Please use this identifier to cite or link to this item:
Title: Nineteenth-century industrial cities
Other Titles: XIX-wieczne miasta przemysłowe
Authors: Czekaj, Katarzyna
Keywords: MIH
Digital module
Módulo digital
Issue Date: 2011
Publisher: Społeczna Wyższa Szkoła Przedsiębiorczości i Zarządzania
Abstract: Nineteenth century, called the age of steam and electricity, transformed not only the European society, but also the landscape, especially in the cities. Workshops were put in the shade by huge industrial plants. Aristocratic palaces paled in comparison with luxury and modern residences of factory-owners. The old structure of the society (which was divided before into the patricians, the common people and the plebs) was replaced by a new division to bourgeoisie – owners of manufactories, factories, warehouses (usually not from the nobility), petite bourgeoisie (lower middle class)– craftsmen, owners of small workshops, shopkeepers, etc.; intelligentsia –people living with mental work called also white-collar workers (clerks, doctors, lawyers, journalists); and proletariat – the workers. At the same time, the gap between the richest layers of the entrepreneurs, who lived in splendour residences and spent their time on sophisticated entertainment, and the broad masses of workers employed by them, who lived in poverty, started to increase. These contrasts triggered social conflicts and gave birth to extreme ideologies such as communism. It is much easier to understand these complex processes while looking at the portraits of nineteenth-century industrial cities and the everyday life of their populations.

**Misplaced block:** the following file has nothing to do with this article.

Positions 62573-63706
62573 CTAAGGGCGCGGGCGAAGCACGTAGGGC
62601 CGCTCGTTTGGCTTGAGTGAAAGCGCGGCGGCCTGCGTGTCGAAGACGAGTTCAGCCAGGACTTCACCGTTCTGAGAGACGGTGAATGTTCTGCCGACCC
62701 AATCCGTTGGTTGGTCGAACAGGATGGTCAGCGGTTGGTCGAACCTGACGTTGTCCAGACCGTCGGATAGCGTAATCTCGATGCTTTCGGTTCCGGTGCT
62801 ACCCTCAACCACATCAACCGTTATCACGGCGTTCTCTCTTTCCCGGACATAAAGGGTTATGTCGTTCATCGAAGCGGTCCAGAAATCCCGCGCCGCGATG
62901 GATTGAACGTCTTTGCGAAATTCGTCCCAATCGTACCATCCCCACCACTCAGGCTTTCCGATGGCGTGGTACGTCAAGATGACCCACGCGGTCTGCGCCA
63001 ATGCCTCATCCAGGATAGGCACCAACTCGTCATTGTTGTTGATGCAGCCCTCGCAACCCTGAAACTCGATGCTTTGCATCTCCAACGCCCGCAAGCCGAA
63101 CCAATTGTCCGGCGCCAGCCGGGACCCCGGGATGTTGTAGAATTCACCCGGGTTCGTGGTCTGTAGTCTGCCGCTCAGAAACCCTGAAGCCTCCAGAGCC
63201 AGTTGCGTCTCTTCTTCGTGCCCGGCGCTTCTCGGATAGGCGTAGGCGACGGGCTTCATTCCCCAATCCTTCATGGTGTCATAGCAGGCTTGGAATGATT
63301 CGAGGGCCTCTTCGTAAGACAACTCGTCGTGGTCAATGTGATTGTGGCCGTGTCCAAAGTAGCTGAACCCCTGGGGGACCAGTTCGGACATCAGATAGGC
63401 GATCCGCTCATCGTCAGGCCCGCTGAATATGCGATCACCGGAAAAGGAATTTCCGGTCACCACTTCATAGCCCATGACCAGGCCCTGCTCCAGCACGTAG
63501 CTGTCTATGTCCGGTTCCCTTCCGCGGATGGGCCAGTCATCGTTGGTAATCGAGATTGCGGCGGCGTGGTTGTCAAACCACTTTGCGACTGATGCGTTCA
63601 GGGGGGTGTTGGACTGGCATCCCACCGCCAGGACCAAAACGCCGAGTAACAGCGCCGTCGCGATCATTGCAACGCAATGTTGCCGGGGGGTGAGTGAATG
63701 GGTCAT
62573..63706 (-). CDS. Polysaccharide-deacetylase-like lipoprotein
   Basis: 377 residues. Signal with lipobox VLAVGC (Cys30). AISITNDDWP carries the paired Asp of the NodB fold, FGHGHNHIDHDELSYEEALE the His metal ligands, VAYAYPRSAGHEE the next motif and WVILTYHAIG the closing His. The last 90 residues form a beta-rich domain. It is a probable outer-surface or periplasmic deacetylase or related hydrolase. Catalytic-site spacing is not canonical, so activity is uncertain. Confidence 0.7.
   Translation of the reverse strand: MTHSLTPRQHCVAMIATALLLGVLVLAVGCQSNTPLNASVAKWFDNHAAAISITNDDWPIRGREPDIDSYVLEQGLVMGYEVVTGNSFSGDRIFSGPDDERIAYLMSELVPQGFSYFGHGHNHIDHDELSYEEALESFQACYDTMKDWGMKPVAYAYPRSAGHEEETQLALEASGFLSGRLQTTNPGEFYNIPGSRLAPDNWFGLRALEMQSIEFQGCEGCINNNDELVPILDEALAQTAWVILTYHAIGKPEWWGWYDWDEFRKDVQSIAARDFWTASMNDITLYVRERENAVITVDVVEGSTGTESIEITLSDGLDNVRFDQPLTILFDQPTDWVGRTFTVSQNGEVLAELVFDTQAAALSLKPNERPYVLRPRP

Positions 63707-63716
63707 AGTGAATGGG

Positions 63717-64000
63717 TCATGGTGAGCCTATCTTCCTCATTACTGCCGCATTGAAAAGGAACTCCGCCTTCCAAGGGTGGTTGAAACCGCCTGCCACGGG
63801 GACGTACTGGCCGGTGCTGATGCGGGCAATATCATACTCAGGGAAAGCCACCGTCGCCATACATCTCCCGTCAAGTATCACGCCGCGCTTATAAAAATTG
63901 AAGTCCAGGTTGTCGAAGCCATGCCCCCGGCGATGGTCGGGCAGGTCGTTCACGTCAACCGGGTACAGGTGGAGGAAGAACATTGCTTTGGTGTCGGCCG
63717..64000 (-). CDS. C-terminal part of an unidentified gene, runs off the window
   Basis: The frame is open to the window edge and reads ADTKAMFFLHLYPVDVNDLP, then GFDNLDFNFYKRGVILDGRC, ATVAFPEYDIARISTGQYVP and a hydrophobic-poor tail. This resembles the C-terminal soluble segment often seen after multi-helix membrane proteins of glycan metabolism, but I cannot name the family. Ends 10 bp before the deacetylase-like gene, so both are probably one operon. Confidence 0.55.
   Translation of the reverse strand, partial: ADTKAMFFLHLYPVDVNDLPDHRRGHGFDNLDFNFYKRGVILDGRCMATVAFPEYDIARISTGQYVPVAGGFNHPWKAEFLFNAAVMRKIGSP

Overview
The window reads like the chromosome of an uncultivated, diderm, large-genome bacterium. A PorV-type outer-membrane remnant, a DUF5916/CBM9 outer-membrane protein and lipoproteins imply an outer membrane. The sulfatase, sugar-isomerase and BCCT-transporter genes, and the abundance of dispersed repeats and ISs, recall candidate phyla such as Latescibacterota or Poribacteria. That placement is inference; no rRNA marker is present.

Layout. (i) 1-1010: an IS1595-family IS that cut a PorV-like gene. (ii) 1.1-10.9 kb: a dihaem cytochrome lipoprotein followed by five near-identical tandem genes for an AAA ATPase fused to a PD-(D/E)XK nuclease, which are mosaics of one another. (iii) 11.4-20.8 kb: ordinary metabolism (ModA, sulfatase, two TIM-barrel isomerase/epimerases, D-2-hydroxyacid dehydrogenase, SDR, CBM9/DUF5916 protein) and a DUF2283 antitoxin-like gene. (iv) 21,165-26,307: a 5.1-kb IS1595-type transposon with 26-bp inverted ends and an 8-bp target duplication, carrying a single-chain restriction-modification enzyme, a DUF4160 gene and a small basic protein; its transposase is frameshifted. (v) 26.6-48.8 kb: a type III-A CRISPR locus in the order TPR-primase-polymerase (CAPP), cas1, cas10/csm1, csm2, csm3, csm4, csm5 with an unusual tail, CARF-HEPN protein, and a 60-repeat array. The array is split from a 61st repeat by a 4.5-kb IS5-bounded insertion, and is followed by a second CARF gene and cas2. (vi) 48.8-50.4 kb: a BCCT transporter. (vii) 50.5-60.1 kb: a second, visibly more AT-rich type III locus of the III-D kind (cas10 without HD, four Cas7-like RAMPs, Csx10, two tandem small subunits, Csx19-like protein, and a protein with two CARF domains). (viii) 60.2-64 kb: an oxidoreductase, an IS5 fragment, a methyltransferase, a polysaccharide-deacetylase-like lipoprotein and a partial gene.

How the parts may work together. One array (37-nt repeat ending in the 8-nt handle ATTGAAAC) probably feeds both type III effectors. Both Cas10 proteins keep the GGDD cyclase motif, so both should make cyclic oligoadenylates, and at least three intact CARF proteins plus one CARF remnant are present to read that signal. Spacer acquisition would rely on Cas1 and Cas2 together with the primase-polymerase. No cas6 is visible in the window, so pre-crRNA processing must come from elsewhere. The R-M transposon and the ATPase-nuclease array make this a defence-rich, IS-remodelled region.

Appears in Collections:Digital Modules

Files in This Item:
File Description SizeFormat 
industrialCities.zipHTML1,69 MBZIPView/Open
industrialCitiesSCORM.zipSCORM1,14 MBZIPView/Open

This item is licensed under a Creative Commons License Creative Commons